About fifteen feet into it, the train just stopped. They killed the electric entirely, but wouldn’t let us off. There were no announcements, and it heated up quickly in there.
Maybe ten minutes passed, and they announced that they wanted to sweep the train tunnels for explosives. They told us to evacuate the train station.
When the doors opened, I was in a seat near the exit, and I bolted faster than I ever had in my life. Up sets of stairs and into the sunshine on the 8th Avenue side of Penn Station.
I just ran and ran towards the West Side Highway. I wanted to get away from any targets, and Penn Station/Madison Square Garden could be a big one.
I found myself on a line of people about ten or so blocks long. They were waiting for ferries to cross the Hudson River. As I waited, I saw people running and walking up the street. They’d been coming straight from the World Train Center, and many were covered in ash and whatever else.
Hours passed, and I couldn’t get a cell signal – nobody could. I was out of communication for so long with Vicky, and then I finally got to board a ferry bound for Weehawken, NJ. As we sailed, we went south a little on the Hudson River – down towards the Towers.
Time seemed like it was suspended on the water. When we finally docked across the river, I felt a sense of relief. I finally got a weak signal and was able to reach Vicky to let her know I was on the way home.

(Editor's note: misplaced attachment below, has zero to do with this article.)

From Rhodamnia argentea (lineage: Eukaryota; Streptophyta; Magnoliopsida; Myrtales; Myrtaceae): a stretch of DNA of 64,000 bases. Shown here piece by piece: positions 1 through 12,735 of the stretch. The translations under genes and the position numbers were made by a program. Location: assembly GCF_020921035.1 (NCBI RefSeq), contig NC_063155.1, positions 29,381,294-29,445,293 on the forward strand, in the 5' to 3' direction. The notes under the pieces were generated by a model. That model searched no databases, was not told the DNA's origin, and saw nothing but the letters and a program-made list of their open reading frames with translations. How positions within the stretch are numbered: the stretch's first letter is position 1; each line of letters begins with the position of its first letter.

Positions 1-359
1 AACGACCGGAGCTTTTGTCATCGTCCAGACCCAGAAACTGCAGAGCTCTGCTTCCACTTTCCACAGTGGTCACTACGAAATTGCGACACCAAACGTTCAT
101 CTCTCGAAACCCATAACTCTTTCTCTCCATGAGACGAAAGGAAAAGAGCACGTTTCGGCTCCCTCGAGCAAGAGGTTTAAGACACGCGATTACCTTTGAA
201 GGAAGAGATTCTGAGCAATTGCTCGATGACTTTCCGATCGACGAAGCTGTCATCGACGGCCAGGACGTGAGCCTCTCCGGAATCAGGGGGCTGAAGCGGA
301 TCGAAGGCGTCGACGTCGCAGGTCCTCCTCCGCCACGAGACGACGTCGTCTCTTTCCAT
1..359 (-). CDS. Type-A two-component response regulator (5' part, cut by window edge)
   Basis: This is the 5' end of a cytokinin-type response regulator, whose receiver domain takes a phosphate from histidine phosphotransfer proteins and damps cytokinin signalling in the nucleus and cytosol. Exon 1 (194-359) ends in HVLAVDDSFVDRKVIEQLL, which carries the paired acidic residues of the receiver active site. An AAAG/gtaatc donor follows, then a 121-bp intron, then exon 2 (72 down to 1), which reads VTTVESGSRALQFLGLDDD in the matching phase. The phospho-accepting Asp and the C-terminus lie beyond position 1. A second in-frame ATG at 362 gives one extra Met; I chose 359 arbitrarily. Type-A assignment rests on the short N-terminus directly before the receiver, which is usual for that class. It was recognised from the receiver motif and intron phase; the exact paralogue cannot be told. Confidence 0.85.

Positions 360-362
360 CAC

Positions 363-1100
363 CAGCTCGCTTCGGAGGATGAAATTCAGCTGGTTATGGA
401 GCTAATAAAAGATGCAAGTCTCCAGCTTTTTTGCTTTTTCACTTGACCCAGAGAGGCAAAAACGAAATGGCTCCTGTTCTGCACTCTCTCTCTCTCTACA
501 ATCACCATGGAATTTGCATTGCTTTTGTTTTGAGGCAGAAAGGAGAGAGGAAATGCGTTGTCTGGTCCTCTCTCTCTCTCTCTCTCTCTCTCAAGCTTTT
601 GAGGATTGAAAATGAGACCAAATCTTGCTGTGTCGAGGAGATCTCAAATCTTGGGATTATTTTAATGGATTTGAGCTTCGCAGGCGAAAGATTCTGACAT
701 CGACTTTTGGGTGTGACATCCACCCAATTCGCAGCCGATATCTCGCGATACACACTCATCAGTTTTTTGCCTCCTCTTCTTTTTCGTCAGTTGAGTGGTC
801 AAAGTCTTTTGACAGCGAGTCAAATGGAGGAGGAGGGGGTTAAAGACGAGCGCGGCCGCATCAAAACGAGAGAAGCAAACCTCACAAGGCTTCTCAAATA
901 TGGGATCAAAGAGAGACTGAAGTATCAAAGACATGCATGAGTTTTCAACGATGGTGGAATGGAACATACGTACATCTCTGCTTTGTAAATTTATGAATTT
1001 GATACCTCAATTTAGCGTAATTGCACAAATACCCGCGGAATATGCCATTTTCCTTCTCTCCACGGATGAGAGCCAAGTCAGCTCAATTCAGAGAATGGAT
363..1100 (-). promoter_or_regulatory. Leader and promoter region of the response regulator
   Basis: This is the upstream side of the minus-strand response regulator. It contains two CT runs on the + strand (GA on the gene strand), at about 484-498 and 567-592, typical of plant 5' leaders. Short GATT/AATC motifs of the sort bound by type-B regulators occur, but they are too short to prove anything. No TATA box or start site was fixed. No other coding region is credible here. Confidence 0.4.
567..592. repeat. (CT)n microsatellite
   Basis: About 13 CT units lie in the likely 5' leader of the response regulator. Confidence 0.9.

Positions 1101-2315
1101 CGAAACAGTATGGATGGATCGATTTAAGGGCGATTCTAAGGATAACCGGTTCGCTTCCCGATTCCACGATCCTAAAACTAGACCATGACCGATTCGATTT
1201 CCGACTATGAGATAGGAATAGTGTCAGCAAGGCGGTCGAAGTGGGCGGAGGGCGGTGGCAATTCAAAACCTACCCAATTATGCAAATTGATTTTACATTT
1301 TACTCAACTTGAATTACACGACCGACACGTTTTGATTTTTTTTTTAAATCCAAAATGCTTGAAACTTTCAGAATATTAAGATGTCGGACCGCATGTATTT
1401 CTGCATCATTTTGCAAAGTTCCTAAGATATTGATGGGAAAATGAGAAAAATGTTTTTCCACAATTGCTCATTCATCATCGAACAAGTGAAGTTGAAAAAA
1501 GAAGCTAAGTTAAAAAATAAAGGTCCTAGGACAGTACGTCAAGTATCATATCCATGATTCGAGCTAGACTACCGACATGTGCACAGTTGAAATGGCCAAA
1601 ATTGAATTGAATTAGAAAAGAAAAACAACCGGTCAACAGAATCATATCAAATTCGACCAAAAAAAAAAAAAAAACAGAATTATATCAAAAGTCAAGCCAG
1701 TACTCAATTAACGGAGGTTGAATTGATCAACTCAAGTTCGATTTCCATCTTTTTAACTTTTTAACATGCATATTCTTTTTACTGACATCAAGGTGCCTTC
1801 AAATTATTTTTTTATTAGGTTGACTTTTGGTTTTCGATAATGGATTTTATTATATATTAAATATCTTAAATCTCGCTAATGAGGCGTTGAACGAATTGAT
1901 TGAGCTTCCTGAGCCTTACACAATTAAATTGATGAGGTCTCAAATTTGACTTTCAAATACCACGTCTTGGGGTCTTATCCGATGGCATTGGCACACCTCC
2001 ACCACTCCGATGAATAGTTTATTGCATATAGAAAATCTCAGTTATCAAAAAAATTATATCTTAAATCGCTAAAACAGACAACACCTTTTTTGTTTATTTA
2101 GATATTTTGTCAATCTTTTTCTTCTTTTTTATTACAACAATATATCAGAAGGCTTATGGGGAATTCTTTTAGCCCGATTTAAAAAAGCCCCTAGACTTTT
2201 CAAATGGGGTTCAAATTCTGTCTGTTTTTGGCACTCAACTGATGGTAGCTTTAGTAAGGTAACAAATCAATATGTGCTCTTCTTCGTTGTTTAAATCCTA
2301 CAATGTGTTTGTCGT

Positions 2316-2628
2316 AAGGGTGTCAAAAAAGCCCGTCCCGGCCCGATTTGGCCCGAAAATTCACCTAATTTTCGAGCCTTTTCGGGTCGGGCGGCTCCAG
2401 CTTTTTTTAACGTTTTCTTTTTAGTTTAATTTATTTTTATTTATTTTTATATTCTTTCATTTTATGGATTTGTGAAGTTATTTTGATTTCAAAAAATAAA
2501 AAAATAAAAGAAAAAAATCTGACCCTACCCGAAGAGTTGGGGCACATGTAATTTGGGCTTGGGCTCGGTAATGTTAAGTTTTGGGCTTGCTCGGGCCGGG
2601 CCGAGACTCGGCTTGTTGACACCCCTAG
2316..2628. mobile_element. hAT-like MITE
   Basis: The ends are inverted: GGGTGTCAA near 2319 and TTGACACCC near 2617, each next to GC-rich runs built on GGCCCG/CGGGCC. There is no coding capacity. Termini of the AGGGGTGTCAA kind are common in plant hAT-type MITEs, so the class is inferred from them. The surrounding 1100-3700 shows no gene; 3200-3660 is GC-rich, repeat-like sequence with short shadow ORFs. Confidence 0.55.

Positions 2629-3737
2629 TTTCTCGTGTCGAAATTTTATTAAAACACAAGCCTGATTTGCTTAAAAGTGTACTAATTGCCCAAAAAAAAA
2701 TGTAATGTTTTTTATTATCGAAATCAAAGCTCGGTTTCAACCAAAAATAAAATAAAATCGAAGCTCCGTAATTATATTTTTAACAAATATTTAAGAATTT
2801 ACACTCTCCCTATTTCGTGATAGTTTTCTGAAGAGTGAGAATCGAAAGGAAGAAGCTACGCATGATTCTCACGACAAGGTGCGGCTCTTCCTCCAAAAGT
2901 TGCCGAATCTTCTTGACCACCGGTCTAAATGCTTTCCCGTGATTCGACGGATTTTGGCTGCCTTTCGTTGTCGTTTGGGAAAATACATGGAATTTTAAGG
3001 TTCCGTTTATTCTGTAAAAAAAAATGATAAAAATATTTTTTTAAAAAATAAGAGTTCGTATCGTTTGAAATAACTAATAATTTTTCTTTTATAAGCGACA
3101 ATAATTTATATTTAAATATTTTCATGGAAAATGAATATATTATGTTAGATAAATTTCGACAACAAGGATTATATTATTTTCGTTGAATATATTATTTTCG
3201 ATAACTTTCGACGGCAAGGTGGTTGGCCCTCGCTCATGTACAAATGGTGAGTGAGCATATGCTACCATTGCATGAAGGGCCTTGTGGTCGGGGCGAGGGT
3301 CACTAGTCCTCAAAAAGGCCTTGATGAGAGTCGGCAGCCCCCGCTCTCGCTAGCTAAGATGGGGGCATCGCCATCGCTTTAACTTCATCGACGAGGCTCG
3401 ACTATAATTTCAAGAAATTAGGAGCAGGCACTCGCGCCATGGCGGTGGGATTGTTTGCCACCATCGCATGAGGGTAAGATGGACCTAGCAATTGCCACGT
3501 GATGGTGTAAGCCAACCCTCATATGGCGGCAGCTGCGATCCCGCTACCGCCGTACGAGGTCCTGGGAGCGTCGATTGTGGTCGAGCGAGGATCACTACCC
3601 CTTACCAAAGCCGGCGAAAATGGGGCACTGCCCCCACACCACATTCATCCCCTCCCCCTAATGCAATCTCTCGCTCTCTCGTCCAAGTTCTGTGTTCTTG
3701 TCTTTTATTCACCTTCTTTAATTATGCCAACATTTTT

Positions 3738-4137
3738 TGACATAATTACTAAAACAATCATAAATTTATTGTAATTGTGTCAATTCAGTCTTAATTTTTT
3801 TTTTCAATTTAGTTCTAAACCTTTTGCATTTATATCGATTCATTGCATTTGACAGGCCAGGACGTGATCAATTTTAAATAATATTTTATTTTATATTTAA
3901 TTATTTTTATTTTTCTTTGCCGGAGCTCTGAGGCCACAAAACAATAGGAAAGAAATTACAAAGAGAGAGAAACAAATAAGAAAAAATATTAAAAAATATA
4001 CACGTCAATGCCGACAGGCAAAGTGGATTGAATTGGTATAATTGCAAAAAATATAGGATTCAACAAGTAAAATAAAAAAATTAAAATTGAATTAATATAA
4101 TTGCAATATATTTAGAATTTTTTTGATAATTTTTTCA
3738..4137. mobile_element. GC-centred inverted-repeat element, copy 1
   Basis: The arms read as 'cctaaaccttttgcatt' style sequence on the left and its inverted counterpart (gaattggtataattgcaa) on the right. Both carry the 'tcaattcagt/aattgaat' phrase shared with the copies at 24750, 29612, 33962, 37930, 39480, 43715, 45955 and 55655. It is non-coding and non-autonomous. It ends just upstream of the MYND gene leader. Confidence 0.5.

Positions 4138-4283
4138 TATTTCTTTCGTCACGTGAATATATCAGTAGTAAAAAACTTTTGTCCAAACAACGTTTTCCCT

There were a bunch of buses waiting there, and I jumped on one. They took us over to the Meadowlands, where the New York Jets and Giants play.
After we got there, it turned out there wasn’t a plan to get people further. They just kept going back to bring more and more from the ferries.
I called Vicky again to let her know I was safe, and I’d be getting out of there at some point.
After a while, I started thinking I was going to possibly have to sleep in the stadium parking lot if I didn’t do something. I noticed some of the stadium employees leaving, so I thought maybe I could hitch a ride closer to home.
I had a piece of paper in my bag, so I wrote out the name of my town, Millburn, and started trying to get anybody to let me jump in their car with them.
Minutes later, a station wagon was passing and it already had too many people in it, but the driver stopped and let me squeeze in, too.
He dropped each of us off one by one. The first stop was Maplewood, NJ, and then he brought me to the commuter train station in Millburn, NJ, since my car was there.
I think I was the first person out of all of the people in my giant train parking lot to return, because it was still packed. This was 4:00 in the afternoon or so.
The only thing I could think was how many of those cars wouldn’t have people returning to them ever. Many of the folks in my town worked on Wall Street.
All of these people I would see on the train every day; it haunted me that some were already gone.
So I got in my car and drove a mile to my home. When I walked in, Vicky looked like she saw a ghost. Mickey and Caity thought it was just another day with their greetings. Lucky for them.
I don’t think I slept that night, and I walked to a newspaper box to get a copy of the New York Post the next day. I read that issue once a year.
It has such haunting photography of people leaping from the Towers and all.
Like I said, back on September 11, 2001 was the first time I prayed. But I’ve prayed regularly since then.
I am so grateful I found a path home that day, and I pray now for everybody we lost right away that day, as well as for all of us still here.